Since the first edition of Counselor Self-Care came out in 2018, we have experienced many new stressors, including the COVID-19 pandemic, social injustice and political polarization. These events have presented new challenges and highlighted the need for self-care even more. Gerald Corey, Michelle Muratori, Jude Austin and Julius Austin recently released the second edition of their book Counselor Self-Care, which offers personal narratives and practical advice on managing stress, establishing boundaries, finding meaning in life, improving relationships and putting a self-care plan into action.
Counseling Today spoke to Gerald “Jerry” Corey and Michelle Muratori, two of the co-authors, to learn more about this new edition. Corey is a professor emeritus of human services and counseling at California State University at Fullerton and a distinguished visiting professor of counseling at the University of Holy Cross in New Orleans. He is also a licensed psychologist and a fellow of three mental health organizations, including ACA. Muratori is a faculty associate in the School of Education at John Hopkins University.
How does the second edition differ from the first?
As co-authors, we encourage you to take an honest look at how you are caring for yourself and providing care for the clients you serve. We are involved in professional work in different settings and are at different stages in our careers. Individually and collectively, we strive to offer a balance of challenge and support as you consider ways to enhance your personal and professional life through self-care. Here are some of the highlights of the second edition:
- Significant changes in the delivery of mental health services occurred during the COVID-19 pandemic, and we discuss the shift in the delivery of mental health services, along with the increased demand for services, and how these changes have contributed to empathy fatigue and counselor burnout.
- Developing self-care strategies to cope with the stressors around COVID-19 is a new topic, and every chapter discusses the special challenges to self-care we face in a post-pandemic era.
- This new edition underscores the link between self-care and clinical competence. Making a commitment to self-care and wellness is a pathway to competent professional practice.
- We devote more time addressing ways to develop resilience in the face of increased sources of personal and professional stressors and ways to prevent burnout and impairment.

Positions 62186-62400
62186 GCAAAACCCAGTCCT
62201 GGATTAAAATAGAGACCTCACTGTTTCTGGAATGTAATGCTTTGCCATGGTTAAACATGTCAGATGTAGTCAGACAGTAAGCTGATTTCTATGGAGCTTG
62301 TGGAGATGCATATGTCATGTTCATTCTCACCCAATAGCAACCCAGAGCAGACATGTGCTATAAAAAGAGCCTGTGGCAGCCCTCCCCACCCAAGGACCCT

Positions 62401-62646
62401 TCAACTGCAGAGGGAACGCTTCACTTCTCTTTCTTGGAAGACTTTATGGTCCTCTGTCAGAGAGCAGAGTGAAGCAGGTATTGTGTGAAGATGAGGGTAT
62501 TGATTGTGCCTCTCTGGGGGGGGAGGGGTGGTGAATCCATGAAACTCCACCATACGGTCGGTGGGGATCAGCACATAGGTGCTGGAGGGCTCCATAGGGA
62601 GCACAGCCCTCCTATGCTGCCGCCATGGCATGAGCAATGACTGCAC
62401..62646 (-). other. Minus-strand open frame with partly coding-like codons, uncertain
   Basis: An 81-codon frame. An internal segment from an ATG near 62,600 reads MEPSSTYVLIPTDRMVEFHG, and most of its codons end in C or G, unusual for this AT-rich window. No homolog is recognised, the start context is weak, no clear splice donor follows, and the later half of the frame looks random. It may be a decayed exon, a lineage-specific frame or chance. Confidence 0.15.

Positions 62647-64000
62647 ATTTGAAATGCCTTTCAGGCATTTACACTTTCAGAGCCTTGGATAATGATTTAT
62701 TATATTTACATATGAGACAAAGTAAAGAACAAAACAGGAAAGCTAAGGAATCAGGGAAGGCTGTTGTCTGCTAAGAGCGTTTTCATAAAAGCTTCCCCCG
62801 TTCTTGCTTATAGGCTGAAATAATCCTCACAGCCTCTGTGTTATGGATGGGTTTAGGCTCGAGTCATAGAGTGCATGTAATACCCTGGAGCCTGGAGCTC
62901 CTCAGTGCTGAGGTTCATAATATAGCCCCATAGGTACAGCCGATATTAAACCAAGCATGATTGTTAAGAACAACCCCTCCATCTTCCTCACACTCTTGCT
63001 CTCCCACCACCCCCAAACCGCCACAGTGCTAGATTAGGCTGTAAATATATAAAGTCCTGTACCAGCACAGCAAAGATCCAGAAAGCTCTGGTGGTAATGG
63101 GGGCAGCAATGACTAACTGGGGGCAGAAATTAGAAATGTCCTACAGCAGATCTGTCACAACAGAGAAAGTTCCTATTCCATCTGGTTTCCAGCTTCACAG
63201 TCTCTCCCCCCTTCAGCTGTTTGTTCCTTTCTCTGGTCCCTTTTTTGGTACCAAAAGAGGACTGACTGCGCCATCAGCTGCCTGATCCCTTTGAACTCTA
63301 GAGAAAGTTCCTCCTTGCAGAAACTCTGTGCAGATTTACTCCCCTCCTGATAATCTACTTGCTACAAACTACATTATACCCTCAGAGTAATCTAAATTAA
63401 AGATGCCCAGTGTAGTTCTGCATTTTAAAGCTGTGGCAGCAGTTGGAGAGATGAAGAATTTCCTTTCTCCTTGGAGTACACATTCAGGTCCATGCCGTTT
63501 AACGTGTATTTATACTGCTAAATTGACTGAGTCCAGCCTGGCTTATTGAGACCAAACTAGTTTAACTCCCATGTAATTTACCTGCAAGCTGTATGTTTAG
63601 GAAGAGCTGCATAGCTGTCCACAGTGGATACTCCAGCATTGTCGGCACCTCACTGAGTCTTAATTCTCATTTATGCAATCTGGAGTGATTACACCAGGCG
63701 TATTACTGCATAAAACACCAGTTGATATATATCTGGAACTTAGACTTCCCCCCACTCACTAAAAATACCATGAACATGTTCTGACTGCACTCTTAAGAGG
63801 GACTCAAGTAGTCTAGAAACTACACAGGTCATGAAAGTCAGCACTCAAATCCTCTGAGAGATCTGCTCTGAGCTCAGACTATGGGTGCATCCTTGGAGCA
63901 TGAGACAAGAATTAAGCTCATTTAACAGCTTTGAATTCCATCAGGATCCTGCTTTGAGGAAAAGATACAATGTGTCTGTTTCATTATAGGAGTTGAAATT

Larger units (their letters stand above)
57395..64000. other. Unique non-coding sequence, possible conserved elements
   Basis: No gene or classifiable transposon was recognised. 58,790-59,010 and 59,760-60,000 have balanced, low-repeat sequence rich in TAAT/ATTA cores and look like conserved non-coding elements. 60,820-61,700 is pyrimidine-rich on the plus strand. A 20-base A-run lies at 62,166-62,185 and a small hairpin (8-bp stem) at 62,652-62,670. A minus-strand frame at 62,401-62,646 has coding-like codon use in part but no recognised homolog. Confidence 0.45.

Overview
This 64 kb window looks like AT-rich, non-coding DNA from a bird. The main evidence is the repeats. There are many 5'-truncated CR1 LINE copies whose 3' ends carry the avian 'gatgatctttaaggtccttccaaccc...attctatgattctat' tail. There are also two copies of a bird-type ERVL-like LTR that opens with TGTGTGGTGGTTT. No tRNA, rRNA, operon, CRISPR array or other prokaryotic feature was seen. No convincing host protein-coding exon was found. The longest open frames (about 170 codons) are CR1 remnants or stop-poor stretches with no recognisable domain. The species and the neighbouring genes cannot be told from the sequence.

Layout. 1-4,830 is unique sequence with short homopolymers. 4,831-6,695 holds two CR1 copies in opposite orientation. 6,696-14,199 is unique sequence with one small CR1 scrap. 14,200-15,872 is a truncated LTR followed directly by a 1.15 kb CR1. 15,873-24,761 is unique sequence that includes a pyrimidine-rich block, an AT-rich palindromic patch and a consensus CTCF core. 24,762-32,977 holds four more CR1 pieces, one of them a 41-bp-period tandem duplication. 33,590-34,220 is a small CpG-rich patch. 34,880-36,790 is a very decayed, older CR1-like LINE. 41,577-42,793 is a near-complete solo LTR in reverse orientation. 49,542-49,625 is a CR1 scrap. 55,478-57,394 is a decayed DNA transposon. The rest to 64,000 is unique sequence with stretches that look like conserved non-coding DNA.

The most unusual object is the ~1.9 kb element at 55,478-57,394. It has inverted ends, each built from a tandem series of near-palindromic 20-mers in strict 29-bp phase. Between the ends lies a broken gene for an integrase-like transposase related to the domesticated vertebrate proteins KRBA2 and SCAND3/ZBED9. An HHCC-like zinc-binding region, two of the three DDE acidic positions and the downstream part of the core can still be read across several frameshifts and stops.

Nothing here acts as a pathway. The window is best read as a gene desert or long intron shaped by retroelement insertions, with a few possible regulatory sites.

Since your first edition of Counselor Self-Care, we have faced several new challenges, including the COVID-19 pandemic. How have these challenges changed the way counselors view or approach self-care?
The four of us felt compelled to revise this book largely because of the negative impact of the COVID-19 pandemic and deteriorating societal conditions on counselors’ well-being. We are living in tumultuous times; we are experiencing polarization and divisiveness in society and attacks on well-established rights. We have witnessed the shocking overturn of Roe v. Wade and a sharp increase in oppressive legislation targeting the rights of the LGBTQ+ community.
Counselors have heard about the hazards of the profession and the importance of practicing self-care for many years, but this topic has often been given lip service. However, certain events of the past few years have been especially rugged, leaving mental health professionals vulnerable to undue stress, burnout, compassion and empathy fatigue, and vicarious trauma. As we say in our book, the demand for mental health services has skyrocketed as increases in social isolation, anxiety, depression and other signs of distress have been reported. Self-care is even more critical these days for helping professionals to maintain their wellness and clinical competence. Counselors have been tested in unprecedented ways, sometimes beyond their limits, so self-care must be a priority and counselors understand this in a very real way.
How does self-care differ depending on a counselor’s career stage or their professional setting?
At the various stages of our career, there are different challenges to be met. In Chapter 2 (“Seasons of a Career”), we describe some of our own challenges.
Jude and Julius Austin share their experiences in graduate school and show how they focused on surviving rather than thriving. Their self-care took a back seat to the demands of their graduate programs. Then, during the early part of their careers, the Austins had to balance self-care with the practical realities of getting married, purchasing a home, beginning a family and meeting the tasks of academic life as new professors.
Michelle Muratori also discusses how during the early stage of her career, she struggled with overcoming perfectionism in her work. By mid-career, she juggled many professional roles and found her passion in teaching counseling to graduate students. She realized that self-care was not optional if she wanted to succeed in her career.